Sunday, December 12, 2010

On Sudoku

I really enjoy sudoku nowadays, but I realize not everyone knows how to solve them.
This is an easy mini sudoku. See if you can fill all empty squares so that the number 1 - 4 appear once and only once in every row, once in every column, and once in every square box.

Start by putting 1 in the second row (row=across) and putting 3 at the bottom of the third column. And so on till you reach the final solution:

It's the same idea for the usual 9x9 sudoku puzzles, like these ones in the newspapers.

When I solve, I usually write small clues at the top of each box. It's like you have the options of putting 1 to 9, but then you start eliminating the choices.
Like for the game on the left, 3, 4, 6, 2, 5, 8 are in the first column so you can eliminate all those. Only 1, 7, or 9 can appear in the first column.

Then you can eliminate based on rows and boxes too.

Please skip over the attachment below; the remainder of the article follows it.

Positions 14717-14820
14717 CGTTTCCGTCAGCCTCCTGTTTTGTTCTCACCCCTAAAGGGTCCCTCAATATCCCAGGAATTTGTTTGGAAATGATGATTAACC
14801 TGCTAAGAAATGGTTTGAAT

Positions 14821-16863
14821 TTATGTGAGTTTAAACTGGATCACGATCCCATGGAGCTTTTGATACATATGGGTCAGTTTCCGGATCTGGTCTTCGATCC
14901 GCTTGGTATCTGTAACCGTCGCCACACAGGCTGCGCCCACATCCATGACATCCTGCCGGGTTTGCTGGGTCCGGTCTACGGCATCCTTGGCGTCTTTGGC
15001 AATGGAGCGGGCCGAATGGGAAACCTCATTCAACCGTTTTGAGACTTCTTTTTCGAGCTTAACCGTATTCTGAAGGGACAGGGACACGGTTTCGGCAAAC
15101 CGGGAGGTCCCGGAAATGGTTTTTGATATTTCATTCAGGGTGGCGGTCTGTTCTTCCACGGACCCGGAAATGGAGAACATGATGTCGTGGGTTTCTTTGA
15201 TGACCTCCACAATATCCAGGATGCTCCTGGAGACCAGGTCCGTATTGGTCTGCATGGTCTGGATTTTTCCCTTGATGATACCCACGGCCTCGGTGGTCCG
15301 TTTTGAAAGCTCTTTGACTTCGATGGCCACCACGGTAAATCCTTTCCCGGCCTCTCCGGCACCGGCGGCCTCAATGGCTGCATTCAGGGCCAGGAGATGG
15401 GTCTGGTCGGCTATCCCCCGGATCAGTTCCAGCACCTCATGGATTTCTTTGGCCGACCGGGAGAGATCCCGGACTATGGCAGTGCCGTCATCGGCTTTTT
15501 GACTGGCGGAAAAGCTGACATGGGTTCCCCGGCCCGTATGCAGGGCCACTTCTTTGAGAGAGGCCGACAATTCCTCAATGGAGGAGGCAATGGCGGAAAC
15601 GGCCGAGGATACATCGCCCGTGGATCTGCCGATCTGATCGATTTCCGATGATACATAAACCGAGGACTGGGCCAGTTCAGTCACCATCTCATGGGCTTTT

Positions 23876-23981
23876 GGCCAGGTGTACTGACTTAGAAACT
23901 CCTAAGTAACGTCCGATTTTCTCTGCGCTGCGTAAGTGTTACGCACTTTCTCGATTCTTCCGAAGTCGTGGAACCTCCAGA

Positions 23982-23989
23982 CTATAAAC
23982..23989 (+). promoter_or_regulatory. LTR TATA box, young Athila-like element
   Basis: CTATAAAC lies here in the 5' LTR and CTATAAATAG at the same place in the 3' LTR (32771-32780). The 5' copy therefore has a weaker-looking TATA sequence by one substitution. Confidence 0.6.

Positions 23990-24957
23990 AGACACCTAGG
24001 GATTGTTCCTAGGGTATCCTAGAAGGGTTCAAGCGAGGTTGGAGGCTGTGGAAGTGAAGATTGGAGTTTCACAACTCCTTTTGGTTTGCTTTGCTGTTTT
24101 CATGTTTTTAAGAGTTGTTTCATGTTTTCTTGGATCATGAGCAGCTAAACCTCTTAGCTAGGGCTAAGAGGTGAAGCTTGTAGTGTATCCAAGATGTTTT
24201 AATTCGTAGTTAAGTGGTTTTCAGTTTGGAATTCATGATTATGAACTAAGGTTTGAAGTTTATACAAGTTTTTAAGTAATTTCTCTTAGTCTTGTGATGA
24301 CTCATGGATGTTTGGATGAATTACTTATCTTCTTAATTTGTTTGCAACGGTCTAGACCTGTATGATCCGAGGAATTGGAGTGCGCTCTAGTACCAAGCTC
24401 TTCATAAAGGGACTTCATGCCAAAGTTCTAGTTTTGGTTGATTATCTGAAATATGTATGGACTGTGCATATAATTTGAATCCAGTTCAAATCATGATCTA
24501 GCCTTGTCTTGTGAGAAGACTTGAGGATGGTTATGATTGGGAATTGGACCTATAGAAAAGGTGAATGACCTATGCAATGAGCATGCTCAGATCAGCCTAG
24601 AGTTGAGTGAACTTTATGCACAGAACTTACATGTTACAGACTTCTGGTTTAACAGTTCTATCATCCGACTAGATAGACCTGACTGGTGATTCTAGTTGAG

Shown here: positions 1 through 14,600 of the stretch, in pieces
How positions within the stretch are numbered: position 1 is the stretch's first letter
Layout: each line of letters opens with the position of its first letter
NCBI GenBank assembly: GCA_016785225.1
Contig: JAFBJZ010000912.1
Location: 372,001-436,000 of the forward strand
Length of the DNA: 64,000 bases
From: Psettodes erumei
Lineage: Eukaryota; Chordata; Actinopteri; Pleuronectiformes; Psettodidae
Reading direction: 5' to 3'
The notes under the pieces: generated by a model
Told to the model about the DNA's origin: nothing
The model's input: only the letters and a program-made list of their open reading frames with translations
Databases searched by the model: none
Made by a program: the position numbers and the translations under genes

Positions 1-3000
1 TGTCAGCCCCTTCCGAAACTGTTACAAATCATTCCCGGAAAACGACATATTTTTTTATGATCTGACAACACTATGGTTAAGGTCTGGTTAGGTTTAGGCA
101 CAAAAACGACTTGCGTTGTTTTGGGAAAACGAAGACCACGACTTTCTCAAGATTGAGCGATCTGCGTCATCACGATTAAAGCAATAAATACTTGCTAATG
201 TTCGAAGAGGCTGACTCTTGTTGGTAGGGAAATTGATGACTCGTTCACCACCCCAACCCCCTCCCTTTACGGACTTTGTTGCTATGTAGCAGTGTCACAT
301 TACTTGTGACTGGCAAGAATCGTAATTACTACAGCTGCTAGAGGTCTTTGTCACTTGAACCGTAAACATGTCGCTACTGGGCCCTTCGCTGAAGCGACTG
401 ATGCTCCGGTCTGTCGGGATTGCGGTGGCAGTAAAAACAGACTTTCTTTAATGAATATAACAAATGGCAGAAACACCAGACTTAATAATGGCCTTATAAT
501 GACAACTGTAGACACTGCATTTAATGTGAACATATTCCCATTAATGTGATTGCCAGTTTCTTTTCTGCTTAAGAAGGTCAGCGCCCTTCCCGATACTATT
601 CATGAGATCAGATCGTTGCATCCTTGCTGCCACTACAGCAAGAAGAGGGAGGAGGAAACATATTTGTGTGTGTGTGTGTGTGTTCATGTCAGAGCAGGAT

Try solving sudoku with elimination clues.

By elimination, we know what can not be there.

Sometimes you can solve by noting what must be there: look at the top three rows, there is a 6 in the first box of nine, and there is a 6 in the second box, but the third box needs a 6 of its own. Since you noticed that the existing 6's are in the first row and the third row, then the needed 6 must be in the middle (second) row. It will be in the second row of the third box.

For more difficult sudoku sometimes you need more than just simple elimination. But not now.

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